These are difficult days for the elites caricatured as “Davos men.” But one might not know it reading the strident remarks coming out of the World Economic Forum last week. Perhaps the globe-trotters in Switzerland ought to ponder what has run amok with today’s version of “globalism,” and there are lessons from history that may help them.
Salesforce chairman and co-CEO Marc Benioff said on Tuesday that “capitalism as we have known it is dead, and this obsession that we have with maximizing profits for shareholders alone has led to incredible inequality and a planetary emergency.” This is in keeping with the Business Roundtable’s recent advocacy for “stakeholder capitalism,” which aims to make customers, suppliers, vendors, and so on equal with shareholders. Stakeholder capitalism is supposed to be the natural successor to the model of maximizing shareholder value.
The call for corporate advocacy comes as nationalism and populism are emerging across the West, with events such as Brexit and Donald Trump’s 2016 triumph. This dichotomy suggests that citizens of Western democracies face a choice between a globalist economic and political order—of which stakeholder advocacy is a part—and a retreat into mercantilism, nativism and cultural stasis.
This is a false choice. The advent of stakeholder capitalism as a replacement for shareholder value is in many ways a microcosm of the current globalist project, and its flaws illustrate the tension between today’s globalism and nationalism. But it also shows how to resolve them.
Globalism touts the supremacy of supranational bodies and accords—the United Nations, the Paris climate agreement and the like. The officials who enter into these pacts often aren’t accountable to those who are governed by such arrangements. This amounts to a technocratic and anti-democratic rule by elites who think they know better, such as the global political, commercial, NGO and investor class so richly pilloried as “Davos man.”
This in turn fosters paternalistic tendencies among large commercial organizations, whose great size, cross-border reach and profile allow them to act as independent entities on the world stage. Traditionally, only governments play so large a role, and this new phenomenon further erodes democratic accountability.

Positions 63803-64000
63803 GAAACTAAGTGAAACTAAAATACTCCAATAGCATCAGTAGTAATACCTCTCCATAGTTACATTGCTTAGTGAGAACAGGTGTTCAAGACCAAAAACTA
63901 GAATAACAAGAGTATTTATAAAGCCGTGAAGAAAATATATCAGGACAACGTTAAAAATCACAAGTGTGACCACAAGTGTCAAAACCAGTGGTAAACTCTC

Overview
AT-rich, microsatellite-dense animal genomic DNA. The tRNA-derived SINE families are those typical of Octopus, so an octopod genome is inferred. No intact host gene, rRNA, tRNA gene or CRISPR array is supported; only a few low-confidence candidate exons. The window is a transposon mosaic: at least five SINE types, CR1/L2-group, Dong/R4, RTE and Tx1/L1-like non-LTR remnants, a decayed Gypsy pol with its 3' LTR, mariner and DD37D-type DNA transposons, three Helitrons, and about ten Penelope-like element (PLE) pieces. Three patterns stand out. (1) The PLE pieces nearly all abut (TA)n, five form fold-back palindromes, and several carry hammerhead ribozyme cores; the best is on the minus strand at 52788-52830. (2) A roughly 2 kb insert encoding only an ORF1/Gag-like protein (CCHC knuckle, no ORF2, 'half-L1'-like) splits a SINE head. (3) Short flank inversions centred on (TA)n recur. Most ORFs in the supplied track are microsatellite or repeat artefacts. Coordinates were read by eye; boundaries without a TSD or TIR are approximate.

The irony is that many aspects of today’s globalism—or at least its promotion of market economies, capital mobility, and mostly free trade—aren’t in conflict with nationalism. In one sense of the word, the greatest “globalist” age in history was the period before World War I. Trade among western European countries increased to 10% of the region’s GDP in 1900 from 1% in 1830. Supply chains extended across the globe, and capital and labor flowed freely across borders.
The “long” 19th century—the period spanning the French revolution through Sarajevo—witnessed considerable economic, political and social upheaval, and yet was also a time of industrialization, enormous poverty reduction, wealth creation and global economic integration. This unabashed age of nation-states wasn’t all roses, but it was one of free markets, free trade and unrestricted capital flows. No two eras are exactly alike—and one wouldn’t want to live in 1910 instead of 2020—but this period demonstrates that globalism need not be unaccountable nor collectivist.
The difference is that today’s world is increasingly complex and its centralizing tendencies place a premium on technical expertise. That encourages a managed ordering of things “too important” to be left to voters and the democratic process. While international institutions can be useful for collective action—NATO, for example—and in adjudicating disputes across borders, such organizations shouldn’t impinge on national sovereignty. Sovereign nations consenting to play by an agreed set of rules, or banding together in service of a common objective, differs radically from unaccountable transnational elites engineering outcomes, often without scrutiny.
Citizens and their representative governments ceding sovereignty to unaccountable supranational bodies is the geopolitical equivalent of corporations cashiering the shareholder model in favor of stakeholder capitalism. Beyond suppressing the popular will—be it that of citizens or shareholders—such moves violate an axiomatic feature of all successful democratic and productive endeavors, which is that institutional responsiveness and accountability works best when located closest to those served.
Nationalism as a response to a collectivist and unaccountable globalism—whether in dealing with a “climate crisis,” “inequality,” or something else—need not be nativist or protectionist. Our own recent economic history demonstrates this. While nationalism may be a dirty word among elites in Switzerland, the nation-state remains the most successful vehicle for advancing liberty, economic advancement and individual achievement in the history of the world.
Mr. Shinder is a financial services executive in New York.
WSJ, January 27, 2020